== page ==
Whenever you trespass and you escape apprehension and punishment, there, you are invisible. Better sometimes to become visible, and face the punishment.
My daughter as a small child used to plead for attention:
"Please, Mom. Tell me it is all my fault and that I am guilty!"
"It is all your fault, honey, and you are indeed guilty. But before you, it was me. And before me there was your grandma, and then before her mom, great-grandma Zivana, and then her sick mom with asthma in a wheelchair... and then I don't remember those women anymore, but that is how it works."
Women, always doing something they should not have done. Grandma Zivka for example, dressed as a true lady, telling her husband she was meeting a lady friend for coffee, then sneaking to a military parade where she hoped to catch one glance of the awesome Tito -- the nowhere man, the self-made leader, the self-named rebel who fooled his enemies with his parallel lives. Rumors flew that there were many Titos, all living and ruling under that name.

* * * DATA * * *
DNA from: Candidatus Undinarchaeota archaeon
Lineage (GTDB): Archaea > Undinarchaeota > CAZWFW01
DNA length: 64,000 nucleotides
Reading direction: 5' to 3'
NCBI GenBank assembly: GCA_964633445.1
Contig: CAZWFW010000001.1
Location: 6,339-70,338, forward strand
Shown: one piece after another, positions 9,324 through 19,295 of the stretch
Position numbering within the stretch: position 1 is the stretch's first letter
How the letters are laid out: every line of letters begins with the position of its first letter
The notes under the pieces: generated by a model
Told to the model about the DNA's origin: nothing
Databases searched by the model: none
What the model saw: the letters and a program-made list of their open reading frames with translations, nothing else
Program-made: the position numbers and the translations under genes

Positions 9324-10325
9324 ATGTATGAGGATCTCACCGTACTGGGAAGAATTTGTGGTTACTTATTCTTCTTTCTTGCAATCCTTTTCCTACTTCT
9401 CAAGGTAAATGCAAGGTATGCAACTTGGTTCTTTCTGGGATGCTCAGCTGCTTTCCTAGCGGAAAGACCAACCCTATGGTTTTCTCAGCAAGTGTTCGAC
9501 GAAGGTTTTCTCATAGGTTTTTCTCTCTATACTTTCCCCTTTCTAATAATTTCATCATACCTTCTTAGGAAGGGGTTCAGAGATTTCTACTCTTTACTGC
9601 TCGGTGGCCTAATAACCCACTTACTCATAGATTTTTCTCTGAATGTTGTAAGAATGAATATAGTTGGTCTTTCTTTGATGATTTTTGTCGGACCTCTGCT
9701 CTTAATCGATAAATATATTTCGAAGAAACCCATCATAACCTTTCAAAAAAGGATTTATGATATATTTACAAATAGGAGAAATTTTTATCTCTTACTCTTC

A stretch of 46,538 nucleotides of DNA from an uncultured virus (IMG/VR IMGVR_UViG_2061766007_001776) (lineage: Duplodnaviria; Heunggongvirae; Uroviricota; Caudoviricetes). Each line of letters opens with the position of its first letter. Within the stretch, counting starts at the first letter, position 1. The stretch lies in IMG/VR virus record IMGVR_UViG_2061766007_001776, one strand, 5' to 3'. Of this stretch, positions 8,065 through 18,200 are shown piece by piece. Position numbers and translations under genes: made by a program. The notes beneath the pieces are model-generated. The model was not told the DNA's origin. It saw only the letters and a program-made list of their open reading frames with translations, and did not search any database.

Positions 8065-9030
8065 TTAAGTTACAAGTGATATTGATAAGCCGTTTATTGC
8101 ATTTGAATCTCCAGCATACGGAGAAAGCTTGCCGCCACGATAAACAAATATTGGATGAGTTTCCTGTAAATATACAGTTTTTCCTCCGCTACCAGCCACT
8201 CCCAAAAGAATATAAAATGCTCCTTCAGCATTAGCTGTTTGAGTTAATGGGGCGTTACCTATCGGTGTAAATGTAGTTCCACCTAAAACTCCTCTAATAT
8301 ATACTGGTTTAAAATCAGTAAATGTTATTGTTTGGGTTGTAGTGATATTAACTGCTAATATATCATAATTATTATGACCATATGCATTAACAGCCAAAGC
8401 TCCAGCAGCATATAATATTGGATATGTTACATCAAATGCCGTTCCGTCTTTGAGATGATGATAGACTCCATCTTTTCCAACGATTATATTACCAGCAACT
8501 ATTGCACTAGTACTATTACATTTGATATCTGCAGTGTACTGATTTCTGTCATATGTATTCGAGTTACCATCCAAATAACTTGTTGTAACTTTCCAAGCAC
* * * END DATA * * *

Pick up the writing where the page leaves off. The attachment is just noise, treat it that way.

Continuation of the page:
Well, my grandma Zivana didn't read much -- but oh, those big shining tanks that seemed never to have fired a shell. Those fine young men dressed so neatly in ironed uniforms. We women love uniforms, men say, but I think women like men in uniforms, as opposed to men in the raw. Just as women love women in cosmetics and gowns, as opposed to raw women, like themselves.
So dear, old Zivana would stand well behind in the front row, jumping to peek over the shoulders of the taller guys and girls before her, with her handbag banging them. Until they lost patience, and so did she, and she elbow her way to the front of the crowd and once...
Just once she even crossed the great parade to the center of the road, where she could see the vehicles better, by crouching on her knees and her forearms, under the tires and treads. She emerged scratched and dirty, but with her dainty handkerchief and a little perfume, she restored herself. Zivana's transgressions were those of a woman who never fought for political rights. Instead, she just performed them.